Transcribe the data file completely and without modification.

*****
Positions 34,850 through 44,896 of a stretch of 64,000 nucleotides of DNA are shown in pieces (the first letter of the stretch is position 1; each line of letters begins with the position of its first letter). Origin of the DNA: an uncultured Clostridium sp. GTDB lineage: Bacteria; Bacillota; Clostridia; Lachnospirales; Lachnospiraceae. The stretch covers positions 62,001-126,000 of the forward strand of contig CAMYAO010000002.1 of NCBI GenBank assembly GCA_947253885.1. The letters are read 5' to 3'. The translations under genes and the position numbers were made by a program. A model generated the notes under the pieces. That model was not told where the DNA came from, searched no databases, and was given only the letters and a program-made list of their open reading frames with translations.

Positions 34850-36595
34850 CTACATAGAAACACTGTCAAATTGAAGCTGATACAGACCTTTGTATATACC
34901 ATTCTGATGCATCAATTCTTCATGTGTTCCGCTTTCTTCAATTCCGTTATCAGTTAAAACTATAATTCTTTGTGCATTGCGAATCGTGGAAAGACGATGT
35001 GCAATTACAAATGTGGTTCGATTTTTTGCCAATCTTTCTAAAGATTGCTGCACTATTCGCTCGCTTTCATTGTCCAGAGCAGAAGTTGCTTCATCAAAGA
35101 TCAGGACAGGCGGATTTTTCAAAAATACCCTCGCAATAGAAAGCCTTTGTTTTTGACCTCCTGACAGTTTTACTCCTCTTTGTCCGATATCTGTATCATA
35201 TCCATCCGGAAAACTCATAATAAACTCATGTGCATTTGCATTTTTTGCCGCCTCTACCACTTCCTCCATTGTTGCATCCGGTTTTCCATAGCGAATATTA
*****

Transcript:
Positions 34,850 through 44,896 of a stretch of 64,000 nucleotides of DNA are shown in pieces (the first letter of the stretch is position 1; each line of letters begins with the position of its first letter). Origin of the DNA: an uncultured Clostridium sp. GTDB lineage: Bacteria; Bacillota; Clostridia; Lachnospirales; Lachnospiraceae. The stretch covers positions 62,001-126,000 of the forward strand of contig CAMYAO010000002.1 of NCBI GenBank assembly GCA_947253885.1. The letters are read 5' to 3'. The translations under genes and the position numbers were made by a program. A model generated the notes under the pieces. That model was not told where the DNA came from, searched no databases, and was given only the letters and a program-made list of their open reading frames with translations.

Positions 34850-36595
34850 CTACATAGAAACACTGTCAAATTGAAGCTGATACAGACCTTTGTATATACC
34901 ATTCTGATGCATCAATTCTTCATGTGTTCCGCTTTCTTCAATTCCGTTATCAGTTAAAACTATAATTCTTTGTGCATTGCGAATCGTGGAAAGACGATGT
35001 GCAATTACAAATGTGGTTCGATTTTTTGCCAATCTTTCTAAAGATTGCTGCACTATTCGCTCGCTTTCATTGTCCAGAGCAGAAGTTGCTTCATCAAAGA
35101 TCAGGACAGGCGGATTTTTCAAAAATACCCTCGCAATAGAAAGCCTTTGTTTTTGACCTCCTGACAGTTTTACTCCTCTTTGTCCGATATCTGTATCATA
35201 TCCATCCGGAAAACTCATAATAAACTCATGTGCATTTGCATTTTTTGCCGCCTCTACCACTTCCTCCATTGTTGCATCCGGTTTTCCATAGCGAATATTA